I look at how my past books did to determine what to write in the future, and I determine in what order to write them. I need to do this in order to get a picture of what people want and how to better gear my writing in that direction. It’s a business decision.
I’ve noticed a couple of things that I wished I had paid closer attention to a couple years ago.
- 1) Romances where the heroine pursues the hero tend to bomb. Not many people like them.
- 2) Heroines that are soft and tender sell better than those who are more likely to give the hero a hard time. This is why I don’t do the “difficult” heroine anymore.
- 3) If a series isn’t popular, nothing will save it. It might be possible to boost the series, but longterm, it’s something to write off and move on to a more promising series.
- 4) Romances are 1900 don’t sell well. So I’m very reluctant to write after the 1800s.
Reason #3 is why Wagon Trail Bride isn’t higher up on the priority list. Richard Larson is the oldest Larson brother. My Larson books don’t do that well. I mean, the $0.99 books do well, but I can’t make a living off of $0.99. I’m keeping those books at $0.99 since that is what they were back when I published them. I try not to mess with books that are already published.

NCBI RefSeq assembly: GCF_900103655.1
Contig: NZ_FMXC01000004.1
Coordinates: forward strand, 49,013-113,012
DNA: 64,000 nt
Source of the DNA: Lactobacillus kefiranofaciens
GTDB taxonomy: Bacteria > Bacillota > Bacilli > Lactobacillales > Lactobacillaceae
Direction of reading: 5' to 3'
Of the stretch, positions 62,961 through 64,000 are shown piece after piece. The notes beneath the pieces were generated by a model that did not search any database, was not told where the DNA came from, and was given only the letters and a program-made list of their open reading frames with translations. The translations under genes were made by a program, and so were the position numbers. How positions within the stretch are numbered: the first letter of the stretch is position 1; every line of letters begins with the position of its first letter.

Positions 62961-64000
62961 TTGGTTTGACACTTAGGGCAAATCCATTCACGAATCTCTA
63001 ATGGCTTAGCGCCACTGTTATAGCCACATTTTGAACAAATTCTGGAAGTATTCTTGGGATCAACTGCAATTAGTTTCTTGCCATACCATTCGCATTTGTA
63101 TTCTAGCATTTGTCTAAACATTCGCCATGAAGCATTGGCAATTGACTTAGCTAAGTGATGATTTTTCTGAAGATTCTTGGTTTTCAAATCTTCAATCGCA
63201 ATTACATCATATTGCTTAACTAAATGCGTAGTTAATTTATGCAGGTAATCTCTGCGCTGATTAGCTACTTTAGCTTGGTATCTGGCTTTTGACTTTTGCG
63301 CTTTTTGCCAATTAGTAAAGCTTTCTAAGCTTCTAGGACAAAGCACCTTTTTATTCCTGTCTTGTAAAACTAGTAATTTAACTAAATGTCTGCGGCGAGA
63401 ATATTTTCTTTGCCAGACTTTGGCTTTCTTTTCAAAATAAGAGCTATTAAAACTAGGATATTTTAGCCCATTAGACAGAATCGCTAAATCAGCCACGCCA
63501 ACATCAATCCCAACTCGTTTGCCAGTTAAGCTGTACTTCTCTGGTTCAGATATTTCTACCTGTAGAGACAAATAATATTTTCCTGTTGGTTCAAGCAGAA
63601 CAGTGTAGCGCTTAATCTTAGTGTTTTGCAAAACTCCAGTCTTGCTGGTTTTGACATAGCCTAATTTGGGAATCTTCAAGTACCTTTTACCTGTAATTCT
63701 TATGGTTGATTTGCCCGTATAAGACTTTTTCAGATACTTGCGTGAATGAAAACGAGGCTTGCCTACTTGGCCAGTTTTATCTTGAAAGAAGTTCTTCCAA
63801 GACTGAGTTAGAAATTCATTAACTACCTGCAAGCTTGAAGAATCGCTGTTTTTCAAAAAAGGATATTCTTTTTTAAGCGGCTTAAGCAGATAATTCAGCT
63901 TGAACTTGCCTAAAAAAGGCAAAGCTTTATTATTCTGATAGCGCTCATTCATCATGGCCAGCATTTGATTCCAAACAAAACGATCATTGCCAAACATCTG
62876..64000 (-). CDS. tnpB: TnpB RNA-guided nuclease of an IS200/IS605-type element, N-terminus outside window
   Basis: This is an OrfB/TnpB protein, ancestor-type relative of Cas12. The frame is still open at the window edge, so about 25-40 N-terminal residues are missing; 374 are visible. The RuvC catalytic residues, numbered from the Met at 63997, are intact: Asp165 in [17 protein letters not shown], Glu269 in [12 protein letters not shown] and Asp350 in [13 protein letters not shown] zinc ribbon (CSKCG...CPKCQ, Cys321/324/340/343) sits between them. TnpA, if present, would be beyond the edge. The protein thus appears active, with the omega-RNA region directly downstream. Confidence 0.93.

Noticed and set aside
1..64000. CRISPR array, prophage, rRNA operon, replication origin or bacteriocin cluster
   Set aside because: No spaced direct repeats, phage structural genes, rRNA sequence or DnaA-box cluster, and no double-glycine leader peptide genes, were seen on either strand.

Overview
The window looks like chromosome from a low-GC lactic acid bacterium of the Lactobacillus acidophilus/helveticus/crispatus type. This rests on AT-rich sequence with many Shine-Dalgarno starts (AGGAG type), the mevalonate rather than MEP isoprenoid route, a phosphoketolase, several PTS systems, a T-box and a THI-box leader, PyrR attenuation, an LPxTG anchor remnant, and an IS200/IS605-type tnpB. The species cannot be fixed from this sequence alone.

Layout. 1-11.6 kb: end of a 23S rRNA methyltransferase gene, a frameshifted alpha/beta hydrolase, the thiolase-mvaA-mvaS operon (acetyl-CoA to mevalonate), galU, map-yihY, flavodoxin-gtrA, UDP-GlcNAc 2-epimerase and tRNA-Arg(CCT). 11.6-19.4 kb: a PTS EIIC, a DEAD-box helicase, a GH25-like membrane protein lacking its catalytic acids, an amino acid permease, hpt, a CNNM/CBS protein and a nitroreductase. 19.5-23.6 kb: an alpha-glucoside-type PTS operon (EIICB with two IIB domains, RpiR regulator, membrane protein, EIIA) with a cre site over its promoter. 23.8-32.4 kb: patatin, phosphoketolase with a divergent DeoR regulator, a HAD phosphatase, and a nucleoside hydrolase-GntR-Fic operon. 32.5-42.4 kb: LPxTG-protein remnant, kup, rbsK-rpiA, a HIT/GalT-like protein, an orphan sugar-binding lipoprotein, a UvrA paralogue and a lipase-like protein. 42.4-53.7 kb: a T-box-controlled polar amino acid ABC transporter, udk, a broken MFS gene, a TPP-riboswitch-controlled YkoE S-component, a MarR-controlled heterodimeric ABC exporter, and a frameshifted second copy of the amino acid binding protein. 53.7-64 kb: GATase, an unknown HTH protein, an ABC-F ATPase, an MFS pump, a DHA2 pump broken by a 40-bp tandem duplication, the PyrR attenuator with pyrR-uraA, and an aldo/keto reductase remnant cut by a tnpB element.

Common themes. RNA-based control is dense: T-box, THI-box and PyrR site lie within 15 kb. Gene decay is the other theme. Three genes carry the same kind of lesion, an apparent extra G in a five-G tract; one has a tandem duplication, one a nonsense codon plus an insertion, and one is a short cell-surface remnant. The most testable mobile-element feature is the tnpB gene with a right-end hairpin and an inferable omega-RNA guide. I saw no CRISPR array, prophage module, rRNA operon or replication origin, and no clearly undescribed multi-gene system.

But overall, the Larson family really doesn’t yield a lot of interest. Not at $2.99, and I need that $2.99.
Reason #4 is why I don’t believe His Convenient Wife will sell very much. It takes place after 1900. Catching Kent (which took place after 1900) bombed. There’s just not enough interest in it, and I suspect there are two reasons for it. It had the heroine pursuing the hero (mistake #1) and takes place after 1900 (mistake #2).
3. I focus my time and energy on books I believe will attract the widest audience possible.
I don’t write for everyone. My books will always follow the guidelines I’m comfortable with: sex within marriage being the biggest one. Anything I submit to a publisher or co-write will have my core values intact in the book.
However, there is some nice leeway I can work with (and do). A couple times a year, I look over how my books have done. I look at common elements/themes that appealed the most to people. Then I look to see if there are any common elements/themes that turned the most people off. I’m now at 39 romances (a couple of which are novellas) and from this large pool of books, I aim to better gauge why my top sellers are top sellers and do what I can to make sure my next book is a success.